The Tropic Of Cancer

Three years ago I stumbled across a BBC series by Simon Reeve, whilst browsing through torrents on a site dedicated to illicitly uploaded UK television shows. Called Equator, it was absolutely brilliant. I watched all three episodes about five times each (I used them during English classes…) as Señor Reeve travelled along the centre line of the planet. I hoped that 2008 would bring a sequel, Tropic of Cancer. Seeing as Cancer goes through Mexico. I was disappointed. Sort of. He did Capricorn instead. It was still a very good show, done in four parts.

I’d have to wait till 2009, I thought. Surely then he’ll do Cancer. Nope.  He did something a little different called Explore, which wasn’t quite so brilliant. But finally, my three year wait is over and on Sunday BBC2 broadcasts the first of six episodes as Simon Reeve travels the full length of the Tropic of Cancer. And the first episode is Mexico. If you live in the UK, be tuned at 8pm. If you don’t live in the UK, you’ll have to look it up on a torrent site a few hours later. What is a shame is that the BBC haven’t yet produced an iPlayer channel for international users, so that we can see some of their shows…..cough, cough….legally. I’d happily pay a few pesos for the privilege.

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  • Oman , where Simon went, is a stunning county. He took a less exact route from the one I took in Oman last year.

  • As the Tropic of Cancer passes through Oman have a look at the sections in the stunning Omani desert and mountains on my search for its route

  • Michael Palin did a fantastic series of travel documentaries through the BBC. I do not know if they are available anywhere; we have watched them on DVD. He traveled around the Pacific Rim and so spent some time in South America and Mexico. He traveled from Pole to Pole and much of that trip went through Africa. Anyway, I highly recommend the programs. He is a good traveler and engages all the people he meets.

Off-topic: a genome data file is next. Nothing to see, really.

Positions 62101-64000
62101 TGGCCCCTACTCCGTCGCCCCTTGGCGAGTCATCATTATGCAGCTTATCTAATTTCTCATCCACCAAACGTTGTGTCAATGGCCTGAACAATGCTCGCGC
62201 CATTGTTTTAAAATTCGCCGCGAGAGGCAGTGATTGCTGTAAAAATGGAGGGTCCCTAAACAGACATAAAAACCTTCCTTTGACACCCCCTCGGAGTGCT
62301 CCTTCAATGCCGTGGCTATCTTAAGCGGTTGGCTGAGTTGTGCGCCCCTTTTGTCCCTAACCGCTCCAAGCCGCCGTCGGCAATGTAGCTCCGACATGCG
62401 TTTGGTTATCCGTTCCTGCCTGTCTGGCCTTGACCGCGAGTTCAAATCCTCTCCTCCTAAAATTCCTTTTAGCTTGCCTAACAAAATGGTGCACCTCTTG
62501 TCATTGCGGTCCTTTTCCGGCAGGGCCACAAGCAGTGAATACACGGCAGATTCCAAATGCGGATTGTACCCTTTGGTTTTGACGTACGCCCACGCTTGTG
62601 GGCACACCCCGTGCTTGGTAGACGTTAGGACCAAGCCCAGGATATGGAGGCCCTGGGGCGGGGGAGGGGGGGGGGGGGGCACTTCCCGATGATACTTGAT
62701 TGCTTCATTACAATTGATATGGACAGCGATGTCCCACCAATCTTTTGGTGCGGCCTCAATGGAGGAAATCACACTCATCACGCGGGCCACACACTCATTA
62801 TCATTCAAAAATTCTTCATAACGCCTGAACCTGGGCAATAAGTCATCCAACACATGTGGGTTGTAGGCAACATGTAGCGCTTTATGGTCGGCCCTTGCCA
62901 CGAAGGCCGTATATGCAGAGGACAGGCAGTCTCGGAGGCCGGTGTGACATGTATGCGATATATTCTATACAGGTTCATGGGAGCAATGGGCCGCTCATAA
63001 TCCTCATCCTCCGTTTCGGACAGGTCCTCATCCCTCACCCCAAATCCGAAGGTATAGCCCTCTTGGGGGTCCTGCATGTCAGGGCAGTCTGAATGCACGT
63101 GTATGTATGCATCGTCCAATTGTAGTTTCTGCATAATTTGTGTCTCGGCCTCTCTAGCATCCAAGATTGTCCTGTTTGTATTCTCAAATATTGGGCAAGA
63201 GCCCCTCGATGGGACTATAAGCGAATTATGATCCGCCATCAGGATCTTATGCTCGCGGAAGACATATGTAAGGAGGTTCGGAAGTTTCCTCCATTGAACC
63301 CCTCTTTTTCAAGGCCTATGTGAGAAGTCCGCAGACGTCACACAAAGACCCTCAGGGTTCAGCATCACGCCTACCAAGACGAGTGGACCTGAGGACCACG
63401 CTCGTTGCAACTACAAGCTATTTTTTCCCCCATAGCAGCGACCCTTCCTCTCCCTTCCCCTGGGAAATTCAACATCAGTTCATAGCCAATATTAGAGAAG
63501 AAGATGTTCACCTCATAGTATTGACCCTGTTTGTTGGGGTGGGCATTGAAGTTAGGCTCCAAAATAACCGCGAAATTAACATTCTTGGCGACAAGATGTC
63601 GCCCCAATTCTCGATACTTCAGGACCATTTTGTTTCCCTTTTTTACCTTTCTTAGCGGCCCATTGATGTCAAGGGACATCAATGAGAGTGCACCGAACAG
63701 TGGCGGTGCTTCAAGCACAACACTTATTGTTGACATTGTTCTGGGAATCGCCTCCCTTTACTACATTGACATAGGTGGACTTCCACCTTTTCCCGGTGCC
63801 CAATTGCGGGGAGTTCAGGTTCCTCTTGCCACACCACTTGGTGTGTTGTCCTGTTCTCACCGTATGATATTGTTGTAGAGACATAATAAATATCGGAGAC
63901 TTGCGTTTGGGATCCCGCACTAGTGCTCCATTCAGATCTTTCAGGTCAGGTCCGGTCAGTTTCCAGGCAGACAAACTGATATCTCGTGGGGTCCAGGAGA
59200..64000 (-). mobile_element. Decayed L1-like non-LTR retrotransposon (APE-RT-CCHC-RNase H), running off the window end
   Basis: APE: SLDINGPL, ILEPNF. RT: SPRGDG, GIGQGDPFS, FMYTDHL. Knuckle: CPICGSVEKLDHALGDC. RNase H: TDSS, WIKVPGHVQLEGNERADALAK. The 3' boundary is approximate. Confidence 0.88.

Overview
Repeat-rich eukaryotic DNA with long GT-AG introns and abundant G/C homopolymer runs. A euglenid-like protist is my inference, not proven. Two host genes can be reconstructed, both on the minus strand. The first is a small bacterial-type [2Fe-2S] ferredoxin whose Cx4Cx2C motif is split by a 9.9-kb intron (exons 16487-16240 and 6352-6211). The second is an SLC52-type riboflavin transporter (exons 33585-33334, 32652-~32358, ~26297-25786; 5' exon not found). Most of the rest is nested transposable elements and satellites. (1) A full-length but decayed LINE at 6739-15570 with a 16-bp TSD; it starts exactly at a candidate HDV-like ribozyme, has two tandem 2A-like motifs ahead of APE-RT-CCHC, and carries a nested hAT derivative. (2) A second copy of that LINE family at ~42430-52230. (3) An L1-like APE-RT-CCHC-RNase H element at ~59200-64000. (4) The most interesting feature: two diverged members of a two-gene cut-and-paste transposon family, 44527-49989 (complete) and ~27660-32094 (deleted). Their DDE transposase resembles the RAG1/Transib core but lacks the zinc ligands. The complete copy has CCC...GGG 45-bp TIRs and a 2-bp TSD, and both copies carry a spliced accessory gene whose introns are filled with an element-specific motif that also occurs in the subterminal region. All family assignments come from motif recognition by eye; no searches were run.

• I did watch all Palins shows, my favourite being Sahara. I was a bit disappointed by the one where he did the Pacific Rim (ironically named Full Circle – he never did actually manage to finish where he started from IIRC!) because despite having 10 episodes, we got just a few measly minutes of footage from Mexico!

  • Thanks for the info on the program. I’ll try and see if I can find it…erm…through other avenues. There are a few Brit programs I enjoy and its really tiring having to scour the internet for a place to watch them/locate them. Don’t get me started on iplayer “Sorry……not available in your country” or “Only available for residents of the UK”. I’ve tried twitching with my ip address, but no luck. There are some available options I believe, but they come in a nice monthly price….and I don’t like spending the $$$$ on my pitiful budget. Alas, I may just have to fork it out and save myself the time and energy.

  • Slightly off topic but BBC2 had a documentary a few weeks ago called Mexico’s Drug War. It was as you would expect – it covered the recent bloodshed in Cd. Juarez, explored the vast, verdant marijuana fields of Sinaloa, and generally suggested that Mexico is going to hell. It also seemed to suggest that any low-income Mexican family would happily take up drug-running in order to put food on the table. Fine, there is a big problem with the cartels, but I wish U.S/British/non-Latino media would find a different take on the subject. How about addressing the huge market in the U.S which funds the trafficking, or the drug legalisation issue. It seems like when the BBC reports on Mexico, it just takes its lead from U.S media.

    • Actually I not only caught the documentary, but used it in several English classes. I’m going to take a slightly different view on it from you though. The main problem I have with much of the news coverage, particularly in the US, and even more particularly with Fox, is the commentary and opinion that comes with it. The reality is, of course, that a drug war is raging in Mexico. But that is not to say that the entire country is being ravaged with drive by shootings. Fox would have you believe it is, and fools like O’Reilly will follow it up with comments such as ‘I wouldn’t let my kids Spring Break in Mexico’. It was pointed out that Cancun and many other cities are actually far safer than many cities in the US, but rather than substantiate his comments, or think more carefully about them, or otherwise offer an intelligent repost, he just repeated himself like the moron he is.

      And you’re right, the issue doesn’t revolve purely around Mexico – without the US market, there is no drug trade. But the reporter concerned came to Mexico to examine the Mexican side of the story, and I thought they portrayed two important aspects rather well. Firstly, in showing the destruction of the lives of ordinary and good people. It should never be forgotten that although most of the victims are involved in the drug trade themselves, there’s still a good many innocent people being caught up in it.

      Also, the fact that so many Mexicans in cartel heartlands are involved in the trade in one way or another, some more directly than others, is very relevant. This matters because this is one of the key battles the government faces in its efforts to stop the cartels. They haven’t fallen into the trade through coincidence…it’s a matter of cartel policy, and it is here that the parallels with the Colombian drug wars of the 80’s and 90’s are clearest.

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